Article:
The Teachers College Annual Honors Banquet
May 3, 2019
The Teachers College Honors Students, Retiring Faculty at End-of-Year Banquet
Nearly 80 people were recognized at The Teachers College 35th Annual Honors Banquet held the evening of May 3.
Seventy-five students and four retiring members of the college received special recognition. Twenty-three received outstanding student awards and 52 students were honored for achievement of a 3.8 grade point average or higher.
Undergraduate and graduate students were honored for excellence in their respective departments. Nine students received outstanding undergraduate student awards and 14 students received outstanding graduate student awards.
The four retiring members of The Teachers College recognized included Dr. Ken Weaver, Dean of The Teachers College, and retiring faculty members Dr. James Costello, Dr. Deb Larson, and Dr. Nancy Smith.
The students honored included:
Outstanding Undergraduate Award in Athletic Training
Robert W. Lyles has shown the exceptional ability to achieve academic success while maintaining dedication to clinical rotations, professional involvement and community service while studying at ESU. Lyle was counted on by his classmates to know the answers to questions, and usually answers them with ease, and is active in professional organizations.Upon completing his degree, he plans to begin academic preparation to become a doctor of physical therapy.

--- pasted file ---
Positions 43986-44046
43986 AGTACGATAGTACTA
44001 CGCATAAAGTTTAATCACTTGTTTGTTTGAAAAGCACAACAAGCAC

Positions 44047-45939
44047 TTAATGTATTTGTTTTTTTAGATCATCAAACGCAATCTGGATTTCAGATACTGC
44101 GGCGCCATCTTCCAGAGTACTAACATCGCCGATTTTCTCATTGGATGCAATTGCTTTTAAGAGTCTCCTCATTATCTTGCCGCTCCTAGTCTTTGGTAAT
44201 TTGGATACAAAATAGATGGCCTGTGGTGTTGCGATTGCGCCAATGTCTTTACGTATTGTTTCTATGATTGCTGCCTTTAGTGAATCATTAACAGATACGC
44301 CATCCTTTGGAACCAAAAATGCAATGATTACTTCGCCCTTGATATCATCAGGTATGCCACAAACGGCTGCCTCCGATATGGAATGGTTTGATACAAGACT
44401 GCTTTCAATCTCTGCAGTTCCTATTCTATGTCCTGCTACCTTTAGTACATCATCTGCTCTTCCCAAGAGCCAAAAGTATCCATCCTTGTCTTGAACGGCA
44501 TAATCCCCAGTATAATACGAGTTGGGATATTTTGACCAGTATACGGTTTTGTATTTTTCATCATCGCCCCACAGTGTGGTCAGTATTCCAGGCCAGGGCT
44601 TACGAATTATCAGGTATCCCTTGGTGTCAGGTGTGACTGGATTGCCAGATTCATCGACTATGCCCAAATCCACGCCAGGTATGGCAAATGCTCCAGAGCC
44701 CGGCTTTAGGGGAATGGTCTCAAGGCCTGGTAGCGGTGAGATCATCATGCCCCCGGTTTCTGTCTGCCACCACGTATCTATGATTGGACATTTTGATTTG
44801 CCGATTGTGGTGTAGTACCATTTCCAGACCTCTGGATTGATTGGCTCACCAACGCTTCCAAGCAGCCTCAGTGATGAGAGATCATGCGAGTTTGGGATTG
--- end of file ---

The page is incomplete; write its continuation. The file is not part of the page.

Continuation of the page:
Outstanding Undergraduate Award in Elementary Teacher Education
Olivia Jacoby brings out the best in everyone and makes her peers want to be better. As a young child, she was told by teachers she would not amount to much or be successful. Throughout her college career, she has proved those teachers wrong. Her future goals revolve around giving children the encouragement and inspiration that she did not receive as a child. Olivia has accepted a position as a kindergarten teacher in Maize, KS.
Outstanding Undergraduate Award in Health Education
Alisha Henery has shown her passion for health education from day one. Her academic work is exemplary; she has participated in professional organizations and multiple service projects; and she has demonstrated a high level of professionalism in leadership positions. Alisha’s dual interest in Earth Science and Health has been a great pairing for her future career and she has accepted a teaching position at Emporia Middle School.
Outstanding Undergraduate Award in Health Promotion
Gabriela Amparan doesn’t just set the bar, she holds it up with her arms extended and inspires everyone around her to try to reach that high! Gaby has been involved on campus as an Ambassador, an active member of HPER Club and an enthusiastic participant in all of the service learning projects required through her coursework. Gaby’s vitality and impressive work ethic will lead her to a successful career as a secondary English teacher, coach and health profession.